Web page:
Commedia della Vita or Pánta Rêi's Firm Ground

How many roads must a man have walked down

A visit of Peter Herrmann, currently guest researcher at the Max Planck Institute for Social Law and Social Policy/Max-Planck-Institut für Sozialrecht und Sozialpolitik [section social law], Munich, Germany, will be giving the coming first week of Mai two lectures in Maynooth, Ireland, at the Maynooth University’s Department of Chinese, directed by Dr. Lu Zhouxiang.
The first lecture deals with
One Belt – One Road [OBOR] – One World – From Economy of Comparative Advantage to Socio-Politics of Cooperative Progressing.
The second is looking at
One Belt – One Road – One World – Digitisation of Life as Chinese Lifestyle
These lecturers, made possible in particular by the engagement of Dr. Lu Zhouxiang. Herrmann, who is himself visiting scholar at the Department in Maynooth, will contribute from his experience of having lectured and researched for some time  in China – Bangor College of Central South University of Forestry & Technology, ChangSha, and Zhejiang University, School of Public Affairs, Dept. of Social Security and Risk Management, HangZhou, PRC. This will establish links to theoretical debates and establish as well reflections from the global experience Herrmann gained over the years.

European migrants no longer have the same rights as other workers in the EU.

Wanted to “reblog” this, but me and technology …

in any case it is interesting to see how, now, from different angles, what had been claimed to be a European Social Model, is now openly attacked from different sides: fortress, including the appalling measures by the Hungarian government; Greece earlier (and ongoing) , the reductions of social provisions and education (via cuts, privatisation and “managerialist dictates”) and and and … and now …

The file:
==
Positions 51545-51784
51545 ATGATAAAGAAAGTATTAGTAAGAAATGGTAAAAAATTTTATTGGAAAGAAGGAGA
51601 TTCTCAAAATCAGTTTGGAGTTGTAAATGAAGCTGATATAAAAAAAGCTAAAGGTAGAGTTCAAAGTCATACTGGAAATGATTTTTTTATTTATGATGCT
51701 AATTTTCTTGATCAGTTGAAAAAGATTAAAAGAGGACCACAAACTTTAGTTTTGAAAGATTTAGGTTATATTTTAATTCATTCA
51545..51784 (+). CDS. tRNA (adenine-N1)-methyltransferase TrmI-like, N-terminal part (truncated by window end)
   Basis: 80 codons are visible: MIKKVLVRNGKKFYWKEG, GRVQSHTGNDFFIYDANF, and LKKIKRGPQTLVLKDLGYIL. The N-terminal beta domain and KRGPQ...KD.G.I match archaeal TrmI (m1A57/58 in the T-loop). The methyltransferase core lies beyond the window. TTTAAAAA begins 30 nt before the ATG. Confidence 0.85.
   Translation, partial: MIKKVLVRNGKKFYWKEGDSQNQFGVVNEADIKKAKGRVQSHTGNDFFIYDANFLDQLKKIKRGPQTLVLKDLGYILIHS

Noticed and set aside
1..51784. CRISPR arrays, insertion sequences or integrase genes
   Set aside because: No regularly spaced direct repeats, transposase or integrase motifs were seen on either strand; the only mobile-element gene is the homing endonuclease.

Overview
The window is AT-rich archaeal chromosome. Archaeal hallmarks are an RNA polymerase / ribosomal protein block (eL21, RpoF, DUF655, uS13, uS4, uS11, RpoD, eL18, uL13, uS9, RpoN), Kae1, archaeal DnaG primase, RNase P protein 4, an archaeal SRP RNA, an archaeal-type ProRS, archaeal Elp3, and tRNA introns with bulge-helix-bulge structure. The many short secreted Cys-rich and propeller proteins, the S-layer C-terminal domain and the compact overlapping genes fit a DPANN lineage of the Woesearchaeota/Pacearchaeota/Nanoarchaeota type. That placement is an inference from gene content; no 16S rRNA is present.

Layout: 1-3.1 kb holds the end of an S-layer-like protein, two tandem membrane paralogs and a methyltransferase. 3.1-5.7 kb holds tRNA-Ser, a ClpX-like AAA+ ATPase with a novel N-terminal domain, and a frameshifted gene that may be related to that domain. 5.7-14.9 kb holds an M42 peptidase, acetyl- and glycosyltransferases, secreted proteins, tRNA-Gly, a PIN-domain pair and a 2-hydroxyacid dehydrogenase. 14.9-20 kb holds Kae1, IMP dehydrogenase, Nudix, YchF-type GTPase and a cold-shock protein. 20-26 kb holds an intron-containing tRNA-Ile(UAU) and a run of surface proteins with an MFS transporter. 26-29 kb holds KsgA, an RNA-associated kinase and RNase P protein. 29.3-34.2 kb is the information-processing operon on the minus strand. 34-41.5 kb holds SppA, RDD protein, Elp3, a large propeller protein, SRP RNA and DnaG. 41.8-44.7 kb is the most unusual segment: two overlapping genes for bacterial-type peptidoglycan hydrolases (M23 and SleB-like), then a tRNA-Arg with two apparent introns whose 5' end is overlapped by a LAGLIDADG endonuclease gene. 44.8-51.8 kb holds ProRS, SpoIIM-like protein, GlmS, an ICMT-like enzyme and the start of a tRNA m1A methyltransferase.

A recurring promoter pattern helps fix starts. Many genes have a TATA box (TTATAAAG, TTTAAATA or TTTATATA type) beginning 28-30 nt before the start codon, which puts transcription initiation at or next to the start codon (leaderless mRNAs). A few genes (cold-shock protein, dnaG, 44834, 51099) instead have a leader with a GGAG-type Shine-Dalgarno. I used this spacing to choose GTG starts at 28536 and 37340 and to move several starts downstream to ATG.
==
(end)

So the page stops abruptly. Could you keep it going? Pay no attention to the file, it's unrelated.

European migrants no longer have the same rights as other workers in the EU.

by Paul Spicker

The European Court of Justice decided on 15th September that member states can impose greater limits on the rights to benefit of EU migrants in other countries.  EUobserver explains that if a person works for less than a year, then benefits can be suspended after six months, and the claimants can be deported.

I wrote, earlier this year, that “The UK can legitimately deny benefits to EU workers if, and only if, it denies benefits to British workers on the same basis.”  It seems I was wrong.   Britain, and other European states, can now come to the decision that a  European worker might not be enough of a worker to be treated as one, and European migrants who work do not have the same rights as other workers.  That drives a cart and horses through the principle of free movement of labour on equal terms.